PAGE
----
Ren Rox is a London-based photographer shooting all-analogue material in a variety of fields, including landscape, fashion and portraiture as well as some more personal projects. Using mainly 35mm colour and black and white film, Rox’s dreamlike atmospheres are achieved through experimentation via in-camera techniques. Rox takes plenty of multiple exposure shots, which is how she creates duplicates of her subjects and often gives viewers the impression that they are seeing double. In addition to her double exposure shots, Rox uses a combination of manual methods to alter her images, ranging from hand painting her photos to purposely inflicting them with chemical damage. Her method may be unorthodox and fairly laborious, but the dazzling outcomes are worth all the effort.
One of the captivating elements of Rox’s work is that it’s often unclear which elements of her photos are part of the original photograph and which parts are the result of multiple exposures or manual damage. It brings it to question the very nature of the “realness” of photography, as many of her images closely resemble other art mediums, such as watercolour paintings. Much of her work, and the process that lies behind it, is alike that of fellow Londoner Catherine Yass, whose work aims to demonstrate the physicality of the film process.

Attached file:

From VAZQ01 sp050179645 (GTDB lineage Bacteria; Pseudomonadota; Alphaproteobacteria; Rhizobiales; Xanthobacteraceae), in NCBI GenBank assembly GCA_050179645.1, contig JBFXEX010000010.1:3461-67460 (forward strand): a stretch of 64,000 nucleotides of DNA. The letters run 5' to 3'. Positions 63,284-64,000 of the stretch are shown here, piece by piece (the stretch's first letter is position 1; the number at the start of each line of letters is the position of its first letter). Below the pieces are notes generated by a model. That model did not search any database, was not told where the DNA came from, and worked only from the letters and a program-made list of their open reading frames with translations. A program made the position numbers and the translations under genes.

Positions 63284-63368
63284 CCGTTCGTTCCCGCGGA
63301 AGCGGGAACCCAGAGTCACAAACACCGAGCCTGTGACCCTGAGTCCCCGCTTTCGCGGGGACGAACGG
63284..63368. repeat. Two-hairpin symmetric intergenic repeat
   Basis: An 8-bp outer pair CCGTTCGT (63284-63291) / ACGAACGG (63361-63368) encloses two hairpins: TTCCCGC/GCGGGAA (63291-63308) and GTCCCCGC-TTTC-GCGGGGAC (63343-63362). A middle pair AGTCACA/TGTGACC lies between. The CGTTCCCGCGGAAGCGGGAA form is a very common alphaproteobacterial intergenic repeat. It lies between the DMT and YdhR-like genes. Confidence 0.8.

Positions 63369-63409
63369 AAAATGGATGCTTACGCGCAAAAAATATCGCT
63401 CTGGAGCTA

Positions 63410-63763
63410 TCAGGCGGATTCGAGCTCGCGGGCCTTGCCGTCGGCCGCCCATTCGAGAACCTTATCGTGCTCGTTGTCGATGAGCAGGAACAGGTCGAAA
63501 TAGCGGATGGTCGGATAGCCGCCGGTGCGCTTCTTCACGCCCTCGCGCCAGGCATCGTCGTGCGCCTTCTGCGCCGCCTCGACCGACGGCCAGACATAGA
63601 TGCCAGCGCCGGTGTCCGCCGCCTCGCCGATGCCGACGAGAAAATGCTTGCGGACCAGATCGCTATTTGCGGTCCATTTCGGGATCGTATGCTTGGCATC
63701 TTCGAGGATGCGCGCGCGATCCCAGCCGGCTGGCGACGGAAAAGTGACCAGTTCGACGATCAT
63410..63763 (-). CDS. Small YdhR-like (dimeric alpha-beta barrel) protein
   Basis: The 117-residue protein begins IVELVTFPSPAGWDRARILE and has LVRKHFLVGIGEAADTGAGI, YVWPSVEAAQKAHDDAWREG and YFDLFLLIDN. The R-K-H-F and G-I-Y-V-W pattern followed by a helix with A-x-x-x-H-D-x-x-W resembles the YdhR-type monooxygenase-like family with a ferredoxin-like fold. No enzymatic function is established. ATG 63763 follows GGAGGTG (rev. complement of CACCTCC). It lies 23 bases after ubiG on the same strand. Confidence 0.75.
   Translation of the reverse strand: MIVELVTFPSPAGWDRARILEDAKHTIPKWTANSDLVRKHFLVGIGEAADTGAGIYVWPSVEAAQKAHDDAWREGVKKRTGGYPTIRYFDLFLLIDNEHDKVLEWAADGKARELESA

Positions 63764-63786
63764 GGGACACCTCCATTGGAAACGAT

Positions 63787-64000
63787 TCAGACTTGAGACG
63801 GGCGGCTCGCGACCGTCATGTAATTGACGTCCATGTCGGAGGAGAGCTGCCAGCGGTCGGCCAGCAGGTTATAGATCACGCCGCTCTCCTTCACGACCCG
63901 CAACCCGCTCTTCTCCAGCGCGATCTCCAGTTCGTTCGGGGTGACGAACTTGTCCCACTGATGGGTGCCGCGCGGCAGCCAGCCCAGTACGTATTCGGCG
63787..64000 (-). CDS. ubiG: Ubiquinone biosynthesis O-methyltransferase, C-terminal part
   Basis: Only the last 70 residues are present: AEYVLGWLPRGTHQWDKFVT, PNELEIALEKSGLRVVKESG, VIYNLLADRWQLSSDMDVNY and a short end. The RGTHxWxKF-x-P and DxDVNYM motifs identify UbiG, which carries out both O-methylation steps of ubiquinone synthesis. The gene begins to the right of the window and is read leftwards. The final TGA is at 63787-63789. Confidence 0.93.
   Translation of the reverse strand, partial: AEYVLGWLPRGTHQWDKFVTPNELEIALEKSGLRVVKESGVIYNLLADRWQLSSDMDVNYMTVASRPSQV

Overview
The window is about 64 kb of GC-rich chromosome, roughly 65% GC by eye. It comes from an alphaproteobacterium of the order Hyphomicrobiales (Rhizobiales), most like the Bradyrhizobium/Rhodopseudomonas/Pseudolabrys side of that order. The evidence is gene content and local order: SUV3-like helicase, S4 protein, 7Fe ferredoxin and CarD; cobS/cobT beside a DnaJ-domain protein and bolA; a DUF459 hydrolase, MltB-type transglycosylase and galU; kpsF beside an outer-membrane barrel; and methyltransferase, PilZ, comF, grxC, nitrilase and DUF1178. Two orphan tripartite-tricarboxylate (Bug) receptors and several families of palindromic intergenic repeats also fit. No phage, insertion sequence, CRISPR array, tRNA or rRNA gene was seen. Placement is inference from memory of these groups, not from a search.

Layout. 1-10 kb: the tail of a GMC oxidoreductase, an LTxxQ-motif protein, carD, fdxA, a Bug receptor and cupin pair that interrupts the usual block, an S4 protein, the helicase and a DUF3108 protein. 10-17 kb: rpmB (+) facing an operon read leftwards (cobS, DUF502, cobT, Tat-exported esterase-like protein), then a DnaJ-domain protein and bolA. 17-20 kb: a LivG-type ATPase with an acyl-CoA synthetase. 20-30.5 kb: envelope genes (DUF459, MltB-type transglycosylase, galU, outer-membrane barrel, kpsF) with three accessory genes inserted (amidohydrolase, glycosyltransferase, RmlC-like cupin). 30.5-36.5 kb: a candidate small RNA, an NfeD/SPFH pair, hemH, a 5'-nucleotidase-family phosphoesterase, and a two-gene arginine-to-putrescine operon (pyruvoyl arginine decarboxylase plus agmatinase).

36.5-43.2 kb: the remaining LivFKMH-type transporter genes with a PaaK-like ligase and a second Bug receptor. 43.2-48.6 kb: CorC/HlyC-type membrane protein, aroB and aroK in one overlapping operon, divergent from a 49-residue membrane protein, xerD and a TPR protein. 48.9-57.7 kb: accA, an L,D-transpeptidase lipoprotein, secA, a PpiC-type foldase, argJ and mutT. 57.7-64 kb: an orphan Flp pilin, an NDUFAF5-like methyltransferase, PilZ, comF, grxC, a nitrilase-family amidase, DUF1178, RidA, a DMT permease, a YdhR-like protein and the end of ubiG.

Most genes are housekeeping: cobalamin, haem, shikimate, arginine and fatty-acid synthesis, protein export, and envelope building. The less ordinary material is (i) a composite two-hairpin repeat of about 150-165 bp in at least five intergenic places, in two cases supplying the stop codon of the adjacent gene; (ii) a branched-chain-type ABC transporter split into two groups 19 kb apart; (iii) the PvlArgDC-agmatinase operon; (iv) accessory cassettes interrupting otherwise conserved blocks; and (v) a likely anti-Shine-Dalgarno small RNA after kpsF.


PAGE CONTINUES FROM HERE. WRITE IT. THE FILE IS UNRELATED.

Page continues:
Aspects like colour and texture become a subject within themselves in much of Rox’s work. Not only do the vivid colours help to enhance many of her landscape shots, but they also become a way of isolating the people (and their semblance) within her photos. Above, our eyes are immediately drawn to the bright red of the figure’s dress. This, along with her pose and her cast-off glance, creates a subject who looks as though she is an outsider who has been thrown suddenly into Rox’s carefully fabricated world.
Whether she decides to go with softer tones or uses the caustic influence of household chemicals to enhance her work, Rox is able to capture horizons from the natural world and turn them into something almost mythical.
In addition to her otherworldly scenes, Rox also holds an impressive portfolio of portrait and fashion photography, which you can explore further on her website. And although she often works with bright neon hues, she also has collections of black and white photography, demonstrating her versatile style and diverse skill-set as a film photographer.
Like her landscape shots, Rox brings an element of abstraction to her portraiture. Whether they’re portrayed with a full spectrum of silky colours, or with stark monochrome, her subjects oft carry an unearthly, goddess-like aura about them.